Jill Jones: Five poems

  Jill Jones

  Five poems

  You’ve Got To Admit / Fractions / Evidence /
  Shiver Without Fail / Free Hand: A Kind of Thinking
You’ve Got To Admit

The past isn’t even the past
and every sound there is
fumes on the fence with ivy
pigeons and rodents.

There’s always a horn
among crowds
among parades, among tears
even alone on a seat
waiting for the last plane out of Australia.

Yes, there are always hills
where you knew someone.
There will be times
but none like this.
The numbers add themselves
to your skin which leaks
its sweat and tablets.

Everything smooths itself out
in a cup — cheers! — without success.
Five hundred dollars, a gold watch
and nothing.

It’s getting better.


If you were more open
would it make a difference?

You don’t have to look.
You can walk away.
There are stairs.

It’s not really your place
to eat cake.
It’s more of an excuse.

You could be tempted to fold.
You do nothing of the sort.

The walkways are fractions.
There are too many barriers.

There’s no point in stealing crumbs.
There are no crumbs.


If there was evidence
it’s gone this morning.
Everyone’s hanging on.

You smell something on wet clothes.
It’s not unhappiness
you know what that is.

The past is something a prisoner
might want to forget, or maybe
it uncovers, but what?

You can’t do that, with words, put it right.
That’s the point about lying
it’s what humans do.

Shiver Without Fail

Green and white slats, alternates, as
air shivers heat with expectancy

Broadcasts fail to excite
but the air is always there, waiting

Broadcasts fail to fail too
green air shines at the heated slat

Here and there shivers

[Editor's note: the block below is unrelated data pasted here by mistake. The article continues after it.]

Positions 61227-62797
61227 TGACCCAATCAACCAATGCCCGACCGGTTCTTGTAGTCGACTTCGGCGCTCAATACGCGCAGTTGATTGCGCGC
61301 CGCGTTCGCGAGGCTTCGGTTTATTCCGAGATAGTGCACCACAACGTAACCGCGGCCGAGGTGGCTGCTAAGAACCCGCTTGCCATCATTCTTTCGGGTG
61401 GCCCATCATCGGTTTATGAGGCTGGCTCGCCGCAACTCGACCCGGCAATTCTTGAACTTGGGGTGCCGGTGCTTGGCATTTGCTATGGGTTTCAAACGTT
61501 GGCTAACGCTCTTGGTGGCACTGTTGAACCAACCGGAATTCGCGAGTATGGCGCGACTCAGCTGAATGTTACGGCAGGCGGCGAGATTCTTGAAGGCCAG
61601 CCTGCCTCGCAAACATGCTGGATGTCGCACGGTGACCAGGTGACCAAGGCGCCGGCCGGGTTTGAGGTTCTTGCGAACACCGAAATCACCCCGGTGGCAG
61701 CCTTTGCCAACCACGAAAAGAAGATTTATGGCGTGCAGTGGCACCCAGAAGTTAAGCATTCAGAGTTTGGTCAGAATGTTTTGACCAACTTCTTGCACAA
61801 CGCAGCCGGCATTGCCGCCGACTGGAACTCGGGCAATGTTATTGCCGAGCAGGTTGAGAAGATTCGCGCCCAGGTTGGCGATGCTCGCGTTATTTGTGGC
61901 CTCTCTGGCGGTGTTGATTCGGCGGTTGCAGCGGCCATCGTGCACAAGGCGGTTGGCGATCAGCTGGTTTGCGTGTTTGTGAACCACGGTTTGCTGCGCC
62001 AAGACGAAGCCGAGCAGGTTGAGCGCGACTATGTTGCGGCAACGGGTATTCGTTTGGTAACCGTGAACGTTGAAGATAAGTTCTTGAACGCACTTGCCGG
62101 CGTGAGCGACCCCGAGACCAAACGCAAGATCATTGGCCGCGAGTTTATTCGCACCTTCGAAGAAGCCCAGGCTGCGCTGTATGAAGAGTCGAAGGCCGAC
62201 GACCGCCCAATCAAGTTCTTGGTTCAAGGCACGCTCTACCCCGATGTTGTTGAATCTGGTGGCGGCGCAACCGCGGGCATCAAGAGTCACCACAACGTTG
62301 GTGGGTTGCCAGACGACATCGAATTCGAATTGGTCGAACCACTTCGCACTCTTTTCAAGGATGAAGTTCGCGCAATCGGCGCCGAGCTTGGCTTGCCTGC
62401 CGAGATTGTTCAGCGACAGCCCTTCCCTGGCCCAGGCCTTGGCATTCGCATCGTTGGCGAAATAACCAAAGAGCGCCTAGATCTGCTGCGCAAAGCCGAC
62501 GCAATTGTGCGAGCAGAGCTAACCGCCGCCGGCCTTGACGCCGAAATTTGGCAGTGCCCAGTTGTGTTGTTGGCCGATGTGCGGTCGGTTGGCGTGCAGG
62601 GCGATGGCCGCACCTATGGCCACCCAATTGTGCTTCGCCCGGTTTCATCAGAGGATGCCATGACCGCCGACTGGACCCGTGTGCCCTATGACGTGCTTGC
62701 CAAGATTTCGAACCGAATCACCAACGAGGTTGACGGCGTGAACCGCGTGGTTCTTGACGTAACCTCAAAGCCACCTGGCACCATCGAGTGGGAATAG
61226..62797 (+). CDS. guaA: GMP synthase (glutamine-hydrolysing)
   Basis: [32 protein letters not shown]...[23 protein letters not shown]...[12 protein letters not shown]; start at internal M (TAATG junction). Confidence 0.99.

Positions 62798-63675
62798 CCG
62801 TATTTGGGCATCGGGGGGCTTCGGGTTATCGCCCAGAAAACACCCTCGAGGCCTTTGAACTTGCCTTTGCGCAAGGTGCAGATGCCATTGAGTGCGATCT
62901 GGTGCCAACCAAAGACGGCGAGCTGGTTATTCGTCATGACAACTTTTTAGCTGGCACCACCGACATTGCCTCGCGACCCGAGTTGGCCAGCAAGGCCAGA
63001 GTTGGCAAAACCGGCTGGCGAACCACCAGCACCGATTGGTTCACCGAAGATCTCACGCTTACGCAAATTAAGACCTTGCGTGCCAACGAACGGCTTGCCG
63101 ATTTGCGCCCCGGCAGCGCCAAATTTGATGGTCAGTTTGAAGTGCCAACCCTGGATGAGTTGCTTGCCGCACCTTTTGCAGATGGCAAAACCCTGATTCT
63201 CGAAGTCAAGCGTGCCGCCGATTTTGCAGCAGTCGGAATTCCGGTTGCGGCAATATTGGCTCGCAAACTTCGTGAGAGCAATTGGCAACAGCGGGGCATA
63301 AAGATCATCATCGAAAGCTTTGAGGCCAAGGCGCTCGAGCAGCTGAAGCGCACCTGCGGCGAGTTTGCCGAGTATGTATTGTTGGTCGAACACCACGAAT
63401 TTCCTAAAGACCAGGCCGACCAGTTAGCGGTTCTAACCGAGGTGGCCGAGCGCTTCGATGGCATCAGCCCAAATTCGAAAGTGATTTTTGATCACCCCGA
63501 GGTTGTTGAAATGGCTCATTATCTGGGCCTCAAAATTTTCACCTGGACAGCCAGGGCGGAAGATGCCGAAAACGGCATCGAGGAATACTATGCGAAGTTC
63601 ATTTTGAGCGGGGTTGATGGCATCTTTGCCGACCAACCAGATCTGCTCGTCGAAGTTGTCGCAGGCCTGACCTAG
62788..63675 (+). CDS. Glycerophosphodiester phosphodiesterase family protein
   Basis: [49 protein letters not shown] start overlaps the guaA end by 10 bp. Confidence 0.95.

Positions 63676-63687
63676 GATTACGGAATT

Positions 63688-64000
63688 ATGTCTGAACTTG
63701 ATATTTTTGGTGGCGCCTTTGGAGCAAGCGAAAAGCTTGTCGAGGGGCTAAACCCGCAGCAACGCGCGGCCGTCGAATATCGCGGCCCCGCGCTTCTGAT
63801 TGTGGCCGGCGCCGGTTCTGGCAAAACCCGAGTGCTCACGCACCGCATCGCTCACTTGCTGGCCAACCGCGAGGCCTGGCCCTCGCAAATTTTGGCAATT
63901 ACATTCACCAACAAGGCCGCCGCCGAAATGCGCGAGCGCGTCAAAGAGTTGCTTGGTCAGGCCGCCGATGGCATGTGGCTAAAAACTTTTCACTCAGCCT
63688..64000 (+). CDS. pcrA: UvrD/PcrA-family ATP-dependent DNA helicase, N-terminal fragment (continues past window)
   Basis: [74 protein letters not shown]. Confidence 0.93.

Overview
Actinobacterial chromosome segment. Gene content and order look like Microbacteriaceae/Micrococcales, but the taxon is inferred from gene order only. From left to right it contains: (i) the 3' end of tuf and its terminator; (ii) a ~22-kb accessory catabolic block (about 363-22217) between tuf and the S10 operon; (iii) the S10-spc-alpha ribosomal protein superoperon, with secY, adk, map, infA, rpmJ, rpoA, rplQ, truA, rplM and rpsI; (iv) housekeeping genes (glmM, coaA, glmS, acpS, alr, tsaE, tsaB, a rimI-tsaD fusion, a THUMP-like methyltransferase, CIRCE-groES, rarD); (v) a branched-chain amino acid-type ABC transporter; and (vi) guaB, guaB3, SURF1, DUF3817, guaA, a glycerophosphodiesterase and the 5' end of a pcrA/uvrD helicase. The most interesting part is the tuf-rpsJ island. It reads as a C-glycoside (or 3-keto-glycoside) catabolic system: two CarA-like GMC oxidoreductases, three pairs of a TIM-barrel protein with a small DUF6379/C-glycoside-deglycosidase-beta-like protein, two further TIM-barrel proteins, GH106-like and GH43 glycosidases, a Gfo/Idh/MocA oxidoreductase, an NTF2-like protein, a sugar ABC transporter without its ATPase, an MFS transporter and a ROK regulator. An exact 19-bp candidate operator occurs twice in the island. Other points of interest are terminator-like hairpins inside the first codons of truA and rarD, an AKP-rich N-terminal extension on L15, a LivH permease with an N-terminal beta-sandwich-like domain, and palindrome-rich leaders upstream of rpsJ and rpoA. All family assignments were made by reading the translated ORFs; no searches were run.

more than yesterday, more than expected

To fail, without fail
green shines and, waiting, shivers

Free Hand: A Kind of Thinking

There are ways of walking morning, afternoon, night,
my interest not in apparatus, the machine of normal air.
Attention’s elsewhere, thickets and scrub, ‘my dissatisfactions…
irritants in language’, rush leaves, rain from the bay.
And words that sound like words, and places
beyond themselves.

Some days I’d rather have talked simply of sound
and sight of land. Some days there’s a cracking pace
of construction at the highway level, faux cinders as well,
levels of unease, verandahs decomposing, life at your feet
scrounged, a bus skiving off-route, too much
hunky music.

Or lines here, on footpaths, rise and fall, old bridges not full
of sentiments but intimate voids, arrows and signs, ‘no endings
–- but one’, river glitter, pressure. What sounds clear is hidden
under branches, (small and quick), working light,
a bright format, also takes place in my hand, free and warm
‘neither do I want to contrive…’.

I follow lines on my palm, diverging, while metal talks
on the street, practical curves carry sound, bodies go
‘yoo hoo’. Well might you plead for transcendence, it looks
like a butterfly tattoo, sounds like late night punching air, how
we stand back. ‘I and you as continuations’, death spatials
‘turn towards phenomena’, an erotics of links
‘choices, standpoints’.

If nothing completes, there are shadows where there are
bodies, which can be known, the very nerves connect
as travel, into green rings round the city, shine
almost unworldly, specks of air flicker in someone’s eyes,
‘am exile within’. What science! Among impotent cars
and flagfalls, in other words, why do you love
the sun in winter?

Today’s light doesn’t lift clouds, explanation is a complex
not unlike this traffic, though showing more prowess,
‘work is not grey’. You can see your mineral life, a water jewel.
A spider in the flyscreen, attempts your own depth in air.
The spider died, and what else. The pencil fades.
Despite intersects of cold, it’s all moving, historical looping.
And what is a place of thinking, rough drawing,
‘beyond content and technique is…




Jill Jones has published eight full-length books of poetry including The Beautiful Anxiety (2014), plus a number of chapbooks. In 2014 she was joint winner of the Whitmore Press manuscript prize and in 2015 she won the Victorian Premier’s Literary Award for Poetry. Her work has been translated into Chinese, Dutch, Polish, French, Italian, Czech and Spanish. She is a member of the J.M. Coetzee Centre for Creative Practice, University of Adelaide. Her work is represented in major anthologies including the Macquarie PEN Anthology of Australian Literature. From September 2014 to January 2015 she was poet-in-residence at Stockholm University. Photo: Jill Jones, 2015, photo by Annette Willis.

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